As you probably know, Powershell fully harnesses the power and flexibility of .NET, while VB Script was only capable of working with COM objects.  Almost everything that can be done with COM objects can be done faster and easier with .NET.  (For the foreseeable future at least - I hear COM is making a bit of a comeback in Windows 8...)  However, Powershell is still fully capable of working with COM objects too.  What that means is that those of you who are still more comfortable with VB script or have a lot of script to port over in a hurry, well, you don’t have to worry about finding .NET equivalents for those COM objects. (Even if there might be a better, more Powershell-native way of doing it.) 

Let’s take Microsoft Cluster Services for example.  Here’s what you would see in a VB script that deals with cluster resources: 

 

Set oCluster = CreateObject("MSCluster.Cluster")
oCluster.Open("")

 

 In Powershell it’d be something like this: 

 

$cluster = New-Object –COMObject MSCluster.Cluster
$cluster.Open("")

 

 Now  you have your cluster object.  Want to see what all members it has?  (The properties of it + its methods/what all it can do?) 

 

$cluster | Get-Member

 

 Alright well I see that $cluster is basically an object collection that has, among other things, a ResourceGroups object in it, so let’s open that up: 

 

$ResourceGroups = $cluster.ResourceGroups

 

 And then do a $ResourceGroups | Get-Member to see what we can do with that:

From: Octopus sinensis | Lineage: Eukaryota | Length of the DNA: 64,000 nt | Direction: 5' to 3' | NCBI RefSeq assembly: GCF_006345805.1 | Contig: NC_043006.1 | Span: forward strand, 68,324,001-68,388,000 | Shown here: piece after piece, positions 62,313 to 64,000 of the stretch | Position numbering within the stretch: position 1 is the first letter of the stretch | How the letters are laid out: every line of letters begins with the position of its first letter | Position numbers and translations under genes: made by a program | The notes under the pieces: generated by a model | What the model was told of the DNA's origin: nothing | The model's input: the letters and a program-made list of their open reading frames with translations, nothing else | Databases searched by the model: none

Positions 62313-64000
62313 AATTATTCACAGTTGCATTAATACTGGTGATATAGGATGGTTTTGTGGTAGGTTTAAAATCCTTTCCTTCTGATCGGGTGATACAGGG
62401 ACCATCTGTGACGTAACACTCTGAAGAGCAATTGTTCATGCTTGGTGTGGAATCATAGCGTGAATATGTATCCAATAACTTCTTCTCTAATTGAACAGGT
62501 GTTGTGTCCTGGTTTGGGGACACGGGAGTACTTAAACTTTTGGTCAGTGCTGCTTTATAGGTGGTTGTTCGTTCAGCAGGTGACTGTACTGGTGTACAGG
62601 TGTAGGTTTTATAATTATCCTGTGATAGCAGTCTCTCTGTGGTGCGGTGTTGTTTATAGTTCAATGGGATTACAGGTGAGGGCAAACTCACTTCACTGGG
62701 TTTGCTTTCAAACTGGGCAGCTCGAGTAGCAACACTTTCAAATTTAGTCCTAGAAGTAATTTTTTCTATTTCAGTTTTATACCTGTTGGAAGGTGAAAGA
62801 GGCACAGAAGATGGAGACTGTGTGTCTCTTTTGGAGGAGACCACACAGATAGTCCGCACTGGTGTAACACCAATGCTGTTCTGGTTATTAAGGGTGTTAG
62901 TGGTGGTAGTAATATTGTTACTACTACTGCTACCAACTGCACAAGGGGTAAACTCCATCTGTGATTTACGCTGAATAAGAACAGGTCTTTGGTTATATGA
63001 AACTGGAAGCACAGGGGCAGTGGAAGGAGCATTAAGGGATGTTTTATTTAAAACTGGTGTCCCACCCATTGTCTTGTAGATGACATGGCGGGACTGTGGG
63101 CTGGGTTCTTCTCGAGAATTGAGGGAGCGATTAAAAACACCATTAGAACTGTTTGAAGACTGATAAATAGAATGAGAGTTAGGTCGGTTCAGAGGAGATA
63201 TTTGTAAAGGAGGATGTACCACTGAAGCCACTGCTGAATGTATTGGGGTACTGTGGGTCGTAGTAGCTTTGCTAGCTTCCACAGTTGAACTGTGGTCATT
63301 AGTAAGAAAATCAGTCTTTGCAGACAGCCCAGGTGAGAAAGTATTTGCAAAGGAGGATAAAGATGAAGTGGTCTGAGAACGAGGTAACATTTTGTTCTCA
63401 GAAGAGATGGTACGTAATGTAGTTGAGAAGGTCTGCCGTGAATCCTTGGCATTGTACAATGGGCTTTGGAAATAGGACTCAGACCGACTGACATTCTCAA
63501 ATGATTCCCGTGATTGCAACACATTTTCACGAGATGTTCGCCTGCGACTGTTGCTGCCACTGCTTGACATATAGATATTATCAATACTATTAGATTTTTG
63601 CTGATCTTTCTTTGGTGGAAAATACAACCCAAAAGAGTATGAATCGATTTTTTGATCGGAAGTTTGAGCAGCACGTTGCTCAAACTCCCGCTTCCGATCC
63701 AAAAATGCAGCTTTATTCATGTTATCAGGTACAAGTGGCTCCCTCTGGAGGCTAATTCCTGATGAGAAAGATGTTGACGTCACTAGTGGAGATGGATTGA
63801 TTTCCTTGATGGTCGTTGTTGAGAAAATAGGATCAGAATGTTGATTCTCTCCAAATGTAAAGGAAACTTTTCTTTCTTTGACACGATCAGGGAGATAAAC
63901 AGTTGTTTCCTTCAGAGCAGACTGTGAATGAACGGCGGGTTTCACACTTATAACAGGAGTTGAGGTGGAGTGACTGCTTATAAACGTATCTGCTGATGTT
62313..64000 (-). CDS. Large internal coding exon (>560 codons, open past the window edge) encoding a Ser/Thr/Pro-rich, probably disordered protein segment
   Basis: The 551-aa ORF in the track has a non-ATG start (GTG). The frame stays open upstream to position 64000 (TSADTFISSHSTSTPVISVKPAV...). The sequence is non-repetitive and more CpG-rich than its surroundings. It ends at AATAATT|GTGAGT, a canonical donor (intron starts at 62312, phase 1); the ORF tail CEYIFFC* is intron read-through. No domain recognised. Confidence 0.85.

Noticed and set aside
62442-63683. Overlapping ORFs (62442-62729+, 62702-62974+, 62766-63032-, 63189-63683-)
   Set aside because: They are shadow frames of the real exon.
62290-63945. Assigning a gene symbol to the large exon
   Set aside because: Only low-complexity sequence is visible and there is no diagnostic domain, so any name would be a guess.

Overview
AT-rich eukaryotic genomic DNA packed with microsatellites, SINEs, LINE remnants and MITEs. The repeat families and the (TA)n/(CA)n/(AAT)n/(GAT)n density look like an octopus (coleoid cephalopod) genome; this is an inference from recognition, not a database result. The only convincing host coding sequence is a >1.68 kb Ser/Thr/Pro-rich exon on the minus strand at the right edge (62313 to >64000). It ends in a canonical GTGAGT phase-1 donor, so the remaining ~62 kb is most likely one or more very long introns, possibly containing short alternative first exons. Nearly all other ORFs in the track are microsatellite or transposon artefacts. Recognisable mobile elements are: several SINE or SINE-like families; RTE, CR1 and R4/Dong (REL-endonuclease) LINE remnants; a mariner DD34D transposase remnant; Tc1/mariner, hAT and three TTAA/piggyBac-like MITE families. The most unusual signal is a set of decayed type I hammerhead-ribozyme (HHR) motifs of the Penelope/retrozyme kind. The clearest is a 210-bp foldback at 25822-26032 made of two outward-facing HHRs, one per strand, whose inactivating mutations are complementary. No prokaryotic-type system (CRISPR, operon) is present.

PS C:\Users\ryan> $resourceGroups | Get-Member
 

   TypeName: System.__ComObject#{f2e60706-2631-11d1-89f1-00a0c90d061e}
 

Name                MemberType Definition
----                ---------- ----------
Delete              Method     void Delete ()
Move                Method     Variant Move (Variant, Variant)
Offline             Method     Variant Offline (Variant)
Online              Method     Variant Online (Variant, Variant)
Cluster             Property   ISCluster Cluster () {get}
CommonProperties    Property   ISClusProperties CommonProperties () {get}
CommonROProperties  Property   ISClusProperties CommonROProperties () {get}
Handle              Property   ULONG_PTR Handle () {get}
Name                Property   string Name () {get} {set}
OwnerNode           Property   ISClusNode OwnerNode () {get}
PreferredOwnerNodes Property   ISClusResGroupPreferredOwnerNodes PreferredOwnerNodes () {get}
PrivateProperties   Property   ISClusProperties PrivateProperties () {get}
PrivateROProperties Property   ISClusProperties PrivateROProperties () {get}
Resources           Property   ISClusResGroupResources Resources () {get}
State               Property   CLUSTER_GROUP_STATE State () {get}

So hopefully this is starting to pique your interest.  With this sort of information you could easily script out whether all the cluster resource groups were on the correct nodes, and even move them if need be.  Pretty neat stuff.

I leave you with this - don't you hate it when this happens?

F'ed up log

A List of NICs, IPs, MACs, Physical Locations, etc.

I'm back, finally.

I was recently challenged with trying to not only enumerate all the network adapters on a system across dozens of different operating system versions and hardware platforms, but also to try to figure out where they are physically in the machine, remotely, without being able to see the actual hardware.